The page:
Robert served as a Werribee councillor and was elected as Shire President in 1881-1882 and again in 1896-1897. Robert spent his later years in Seaford House in Auburn Road, Hawthorn where his wife Eliza died in 1899.

Robert and Eliza are buried within Melbourne Cemetery near William and Jane Cherry (Presbyterian, Section G)

William Cherry may have coined Seaford as a name circa 1842 when crossing Kororoit Creek at a ford such as the one linking Racecourse Rd and Altona Rd at Melway 55 C8.

He used the name in the death notice for his wife, Jane, inserted in The Argus and The Age. The typesetter at the latter obviously needed glasses.

On the 10th inst., at Seaford House, near Williamstown, Jane, the beloved wife of Mr. William Cherry, aged 47 years, from near Spaw Well, county Down, Ireland. (P.4, Argus, 12-5-1857.)

I'll have to change the search term from Seaford to find the other death notice. Amazingly, Trove produced 90 results for ICEFORD, most due to poor digitisation. Luckily the death notice in The Age was the first result.
DEATH.
On the 10th inst., at Iceford House, near Williamstown, Jane the beloved wife of Mr. William Cherry, aged 47 years, from near Spaw Wall, County Down, Ireland.(P.4, The Age, 11-5-1857.)

Amazingly the funeral notice in the Argus of the 11th made the same mistake.
Funeral Notices.
THE Friends of Mr. WILLIAM CHERRY are most respectfully invited to follow the remains of his late wife from his residence, Iceford House, near Williamstown. The funeral to move from his house at ten o'clock on Tuesday next, and be at Flemington at half-past two, to the New Cemetery. THOMAS JENNINGS, Undertaker, 128 Queen-street, Melbourne.
https://trove.nla.gov.au/newspaper/article/7131456

The only results on trove for SEAFORD in Victoria before 1913 are in connection with William Cherry's family!
WHAT HAPPENED IN 1913?
https://www.familytreecircles.com/the-original-name-of-seaford-near-frankston-vic-aust-56786.html

WILLIAM CHERRY'S GRANTS AT KEILOR.
There is a reason that adjoining grants are included. Prices paid are "per acre". The numbers 131 to 141 refer to the order of auctions not crown allotment details, which follow the order of sale number.
PAGE 2, THE MELBOURNE DAILY NEWS, 29-6-1849.
PARISH MARIBYRONG
Section 16.
Upset price £ 1 per acre.
131 375a 16p, allotment A. William Taylor, £ 1 2s. (This is the Taylors Lakes area between the old Calder Highway and Keilor Downs. The rest have a river frontage from Overnewton College to the bottom right corner of Melway 14 J5.)
132 179a 3r allotment B. William Taylor, £1 10s .
133, 121a 3r, allotment C. William Taylor, £3 5s .

Upset price £ 1 10s per acre
134 92 a 3r, allotment D. A. Russell, £1 10s
135 80a 3r 15p, allotment E. A. Russell, £2

Upset price £2 per acre,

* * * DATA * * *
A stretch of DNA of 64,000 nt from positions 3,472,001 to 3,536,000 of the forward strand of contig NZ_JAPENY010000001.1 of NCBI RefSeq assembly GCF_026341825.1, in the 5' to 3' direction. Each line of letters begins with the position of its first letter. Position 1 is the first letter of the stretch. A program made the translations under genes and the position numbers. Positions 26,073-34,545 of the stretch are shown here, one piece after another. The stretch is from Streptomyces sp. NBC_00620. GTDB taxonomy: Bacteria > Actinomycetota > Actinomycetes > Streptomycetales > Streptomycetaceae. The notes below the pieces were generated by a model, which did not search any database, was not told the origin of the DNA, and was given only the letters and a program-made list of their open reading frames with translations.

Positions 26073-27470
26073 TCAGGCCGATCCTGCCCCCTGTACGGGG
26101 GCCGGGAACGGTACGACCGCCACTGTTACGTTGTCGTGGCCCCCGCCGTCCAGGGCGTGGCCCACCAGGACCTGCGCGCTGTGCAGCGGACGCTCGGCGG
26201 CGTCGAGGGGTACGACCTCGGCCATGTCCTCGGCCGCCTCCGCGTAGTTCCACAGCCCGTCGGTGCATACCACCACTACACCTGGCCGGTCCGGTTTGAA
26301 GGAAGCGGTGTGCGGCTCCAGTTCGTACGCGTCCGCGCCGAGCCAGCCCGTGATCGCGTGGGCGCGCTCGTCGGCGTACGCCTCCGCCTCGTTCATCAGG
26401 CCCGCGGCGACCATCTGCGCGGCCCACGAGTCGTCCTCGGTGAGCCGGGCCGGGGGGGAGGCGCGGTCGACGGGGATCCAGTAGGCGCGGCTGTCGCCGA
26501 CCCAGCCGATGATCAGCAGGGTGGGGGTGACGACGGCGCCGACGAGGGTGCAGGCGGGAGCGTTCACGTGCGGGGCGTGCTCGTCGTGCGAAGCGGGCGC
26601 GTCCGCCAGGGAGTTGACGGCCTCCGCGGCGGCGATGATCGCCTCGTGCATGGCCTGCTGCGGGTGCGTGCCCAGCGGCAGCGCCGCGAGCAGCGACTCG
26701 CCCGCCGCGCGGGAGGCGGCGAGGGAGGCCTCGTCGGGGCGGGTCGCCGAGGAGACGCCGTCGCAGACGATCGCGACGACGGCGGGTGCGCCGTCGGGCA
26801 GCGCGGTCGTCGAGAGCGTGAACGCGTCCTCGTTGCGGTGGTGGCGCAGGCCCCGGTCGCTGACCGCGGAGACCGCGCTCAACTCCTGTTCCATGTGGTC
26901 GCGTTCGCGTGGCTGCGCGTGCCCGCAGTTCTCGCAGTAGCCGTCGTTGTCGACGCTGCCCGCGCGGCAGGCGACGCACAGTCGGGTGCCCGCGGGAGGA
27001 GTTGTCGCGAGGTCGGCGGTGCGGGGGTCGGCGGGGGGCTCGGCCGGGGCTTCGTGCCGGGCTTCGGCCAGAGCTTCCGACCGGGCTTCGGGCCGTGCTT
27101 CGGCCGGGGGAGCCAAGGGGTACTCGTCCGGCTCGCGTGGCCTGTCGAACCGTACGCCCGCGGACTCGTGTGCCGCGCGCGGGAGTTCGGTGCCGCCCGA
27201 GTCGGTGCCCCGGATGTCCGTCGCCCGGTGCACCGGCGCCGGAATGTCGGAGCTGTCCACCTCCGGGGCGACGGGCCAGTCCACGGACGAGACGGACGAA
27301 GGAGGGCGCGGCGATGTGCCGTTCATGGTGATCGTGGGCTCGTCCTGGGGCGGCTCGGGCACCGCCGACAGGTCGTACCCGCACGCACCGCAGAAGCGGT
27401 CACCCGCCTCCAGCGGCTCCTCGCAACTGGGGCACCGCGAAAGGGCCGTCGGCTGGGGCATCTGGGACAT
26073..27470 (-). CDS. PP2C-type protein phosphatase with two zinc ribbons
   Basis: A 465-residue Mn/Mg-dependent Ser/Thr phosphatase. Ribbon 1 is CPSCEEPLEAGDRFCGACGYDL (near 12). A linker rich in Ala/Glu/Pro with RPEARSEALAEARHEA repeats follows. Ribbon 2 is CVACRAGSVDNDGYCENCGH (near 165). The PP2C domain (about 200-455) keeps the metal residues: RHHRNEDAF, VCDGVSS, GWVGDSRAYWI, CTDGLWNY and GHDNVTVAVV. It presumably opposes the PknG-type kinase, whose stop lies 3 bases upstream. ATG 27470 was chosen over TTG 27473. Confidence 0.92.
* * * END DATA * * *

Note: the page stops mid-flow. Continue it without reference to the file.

136 19a 2r, allotment F, William Cherry, £5 2s.
137 22a 20p, allotment G .William Cherry, £6.
138 27a 3r 10p, allotment H, William Cherry, £3 18s.


Upset price £1 10s per acre.
139 45a 2r, allotmont I. Patrick Geraghty, £2 4s
140 40a 10p, allotment J. Isaiah Mills, £2
141 41a 12p, allotment K. Wm. Highett, £1 16s .

See the top right hand corner of the Maribyrnong parish map.
https://nla.gov.au/nla.obj-232024795/view

When I saw the following, I presumed that William was making use of crown land adjacent to his grants, not land near the Moonee Ponds, as stated. However all the land adjacent to his grants had ceased to be crown land by the end of June 1849.

OCCUPYING CROWN LANDS.—A man named William Cherry, residing near Keilor Inn, appeared at the Police Office, yesterday, to plead
to an information filed against him by District Chief Constable Brodie, for occupying Crown Lands without a license. Mr. Jennings, solicitor, appeared for defendant, and took several objections, which were answered by Mr. Brodie.
A long discussion took place as to the necessity for setting forth in the information that defendant did not hold the lands under lease, demise, license, etc., which Mr. Brodie contended was unnecessary. After some time the Chief Constable withdrew the
information with the intention of filing a fresh one. (P.2, Argus, 24 OCTOBER, 1849.)

Illegally Occupying Land. — William Cherry, who some time since had been proceeded against by Chief District Constable Brodie, fur occupying waste lands of the Crown without a license, situated near the Moonee Ponds, and who had been found guilty, and fined in a penalty of £10, subjected at the same time (at the suggestion of Mr. Henry Jennings, the Attorney, and by the permission of the bench) to an official reference to his Honor the Superintendent, on two grounds, viz : First— objecting to
the right of Mr. Brodie to lay the information without producing his authority from government to do so, and secondly of the same charge having been entertained on a prior occasion, and dismissed through an informality. These two objections were
severally put by his Honor to Mr. Croke, who overruled them both, considering the authority deputed in the Government Gazette
to Mr. Brodie, as sufficient to warrant his so acting, and further deciding that it required no extension of his authority for
him to resume the charge at any time or under any circumstances when individuals committed themselves under the Act. The
bench therefore decided that Mr Cherry should pay the fine originally inflicted of £10, and have 14 days to pay it in.
(P.4, Port Phillip Gazette and Settler's Journal, 20-12-1849.)

Mrs John F Hayes of Moonee Ponds was a grand-daughter of William Cherry and this article has photos of William and medals he'd won for his horses, all from the 1850's. https://trove.nla.gov.au/newspaper/article/222602143

Mrs J.F.Hayes? Who was she?
We go back to the information from PUBS, PUNTS AND PASTURES at the start of the journal. Her father WHO MARRIED IN 1869 was James Cherry whose house was named BROOKLYN. Her given name was Lizzie or Elizabeth.

DEATH NOTICE OF THE LATE JAMES CHERRY'S WIDOW.
CHERRY (nee McIntyre).—On the 12th July, at her residence, 9 Muir street, West Richmond, Maria Theresa, relict of the late James
Cherry, of Brooklyn, Geelong road, Brooklyn, and loving mother of Lizzie (the late Mrs. J. F. Hayes), Annie (deceased), James, Hubert, Walter, Emmie (Mrs. Norman Job), Ossie, Willie, and Fred, in her 80th year. Born in Port Philip, 1847.
(P.1, Argus, 14-7-1927.)






1857. purchases (near Altona)
William's division of estate among sons.

Surnames: CHERRY
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by itellya Profile | Research | Contact | Subscribe | Block this user
on 2021-12-22 02:42:41

Itellya is researching local history on the Mornington Peninsula and is willing to help family historians with information about the area between Somerville and Blairgowrie. He has extensive information about Henry Gomm of Somerville, Joseph Porta (Victoria's first bellows manufacturer) and Captain Adams of Rosebud.